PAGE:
The actions of particular characters have lasting consequences which force them all to emerge from the catatonic hindrance of their trauma. “I want another human inside me,” Masha says, though this desire has no particular sexual or erotic specificity. The original Russian title of the film, “Dylda”, can be approximated as akin to clumsiness or awkwardness. Indeed, when Masha is bequeathed a green dress by a neighbor, she twirls in initially girlish delight only to devolve into a feverish, frenzied spinning that devolves into frustration. The color green is the most common element of the film’s color palette, and if it generally connotes desire, then the desire in this case can only be for the sake of itself. Many of these characters learning what it is they are exactly lining for is the primary arc of the film, and this arc culminates in a series of emotionally riveting sequences during the climax.
Balagov admitted that his film was influenced by the long-censored nonfiction book The Unwomanly Face of War, which relays the testimony of Russian women who served in the war. This look at PTSD through a female perspective is a novel approach, albeit not one without narrative or ideological shortcomings, particularly in the way the film teeters dangerously close toward indulging in an exploitative view of feminine sexuality. A rape scene captured in a static shot that lasts for a few minutes curtails graphic details yet is nevertheless troubling for the way it’s clinical approach betrays the distanciation afforded to the film’s male director.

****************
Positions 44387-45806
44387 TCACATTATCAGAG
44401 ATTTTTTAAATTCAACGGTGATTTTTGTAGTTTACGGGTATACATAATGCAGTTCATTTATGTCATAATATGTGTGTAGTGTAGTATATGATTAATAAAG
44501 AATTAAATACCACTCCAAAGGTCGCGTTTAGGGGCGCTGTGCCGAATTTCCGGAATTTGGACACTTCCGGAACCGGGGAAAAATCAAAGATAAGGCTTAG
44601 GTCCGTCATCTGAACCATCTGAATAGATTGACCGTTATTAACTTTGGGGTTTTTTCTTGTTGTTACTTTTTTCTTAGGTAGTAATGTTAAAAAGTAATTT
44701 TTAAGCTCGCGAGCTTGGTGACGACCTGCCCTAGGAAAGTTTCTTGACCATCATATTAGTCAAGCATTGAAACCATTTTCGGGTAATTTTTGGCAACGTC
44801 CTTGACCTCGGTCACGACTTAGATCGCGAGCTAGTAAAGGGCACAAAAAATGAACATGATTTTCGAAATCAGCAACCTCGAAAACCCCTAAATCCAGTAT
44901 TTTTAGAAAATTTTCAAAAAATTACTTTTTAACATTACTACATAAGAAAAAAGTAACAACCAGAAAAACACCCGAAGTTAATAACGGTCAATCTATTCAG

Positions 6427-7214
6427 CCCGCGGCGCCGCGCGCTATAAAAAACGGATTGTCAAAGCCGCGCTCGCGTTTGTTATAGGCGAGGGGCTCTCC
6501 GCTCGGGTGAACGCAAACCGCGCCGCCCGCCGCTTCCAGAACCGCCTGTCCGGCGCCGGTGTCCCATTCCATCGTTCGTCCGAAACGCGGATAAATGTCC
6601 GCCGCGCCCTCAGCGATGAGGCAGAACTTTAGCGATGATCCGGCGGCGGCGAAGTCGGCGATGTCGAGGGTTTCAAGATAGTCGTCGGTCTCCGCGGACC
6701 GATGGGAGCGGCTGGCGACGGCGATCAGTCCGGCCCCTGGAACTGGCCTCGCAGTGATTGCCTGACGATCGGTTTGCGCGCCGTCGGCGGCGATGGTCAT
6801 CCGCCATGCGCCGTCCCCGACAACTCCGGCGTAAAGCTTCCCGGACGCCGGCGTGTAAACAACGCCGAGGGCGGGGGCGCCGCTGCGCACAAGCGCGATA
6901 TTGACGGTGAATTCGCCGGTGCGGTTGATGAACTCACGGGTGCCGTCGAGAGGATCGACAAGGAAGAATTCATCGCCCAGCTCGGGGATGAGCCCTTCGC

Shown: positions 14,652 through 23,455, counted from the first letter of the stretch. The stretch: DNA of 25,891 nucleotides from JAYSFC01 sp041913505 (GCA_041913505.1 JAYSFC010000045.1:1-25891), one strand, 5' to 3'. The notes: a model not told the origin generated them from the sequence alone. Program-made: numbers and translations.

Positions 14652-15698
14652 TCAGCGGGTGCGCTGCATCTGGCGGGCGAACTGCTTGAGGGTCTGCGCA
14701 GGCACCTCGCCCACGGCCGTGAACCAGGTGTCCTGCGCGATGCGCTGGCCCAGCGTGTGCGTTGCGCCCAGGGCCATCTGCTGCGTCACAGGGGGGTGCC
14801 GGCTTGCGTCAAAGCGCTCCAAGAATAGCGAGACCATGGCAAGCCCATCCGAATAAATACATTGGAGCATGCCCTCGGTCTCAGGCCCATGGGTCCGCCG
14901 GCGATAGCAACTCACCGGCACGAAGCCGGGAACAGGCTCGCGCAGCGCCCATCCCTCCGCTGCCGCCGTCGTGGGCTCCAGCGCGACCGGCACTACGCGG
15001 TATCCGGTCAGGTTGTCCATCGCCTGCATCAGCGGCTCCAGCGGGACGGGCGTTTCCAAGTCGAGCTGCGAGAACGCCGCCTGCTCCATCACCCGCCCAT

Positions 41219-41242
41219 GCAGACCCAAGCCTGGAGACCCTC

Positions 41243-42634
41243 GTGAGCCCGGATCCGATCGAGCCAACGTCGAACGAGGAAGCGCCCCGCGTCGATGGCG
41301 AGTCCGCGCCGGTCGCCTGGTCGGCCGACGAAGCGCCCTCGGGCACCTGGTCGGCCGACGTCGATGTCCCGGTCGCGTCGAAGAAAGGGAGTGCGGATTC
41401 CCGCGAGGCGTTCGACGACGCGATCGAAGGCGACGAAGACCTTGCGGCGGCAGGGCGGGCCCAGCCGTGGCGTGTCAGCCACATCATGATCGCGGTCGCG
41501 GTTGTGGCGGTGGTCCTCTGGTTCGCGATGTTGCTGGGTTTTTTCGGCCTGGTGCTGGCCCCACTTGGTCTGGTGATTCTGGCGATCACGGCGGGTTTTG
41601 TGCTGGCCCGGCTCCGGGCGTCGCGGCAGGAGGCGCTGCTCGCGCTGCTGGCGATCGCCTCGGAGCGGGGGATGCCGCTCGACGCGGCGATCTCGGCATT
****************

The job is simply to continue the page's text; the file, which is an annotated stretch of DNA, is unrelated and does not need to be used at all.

What makes Beanpole surpass it’s flaws is a cogent articulation of the unsentimental loneliness of fractured people who resort to habitual dissatisfaction. There are several moments where the characters make reference to a vision of “peace for Russia”, though in Beanpole peace is defined in a personal, psychological yearning for sublimity. That Balagov captures this sublimity in moments and sequences of his sophomore effort is proof enough of his promise as a filmmaker.
Tomorrow: my thoughts on Atlantique, the latest from Patricio Guzman and Luca Guadagnino, and Rocketman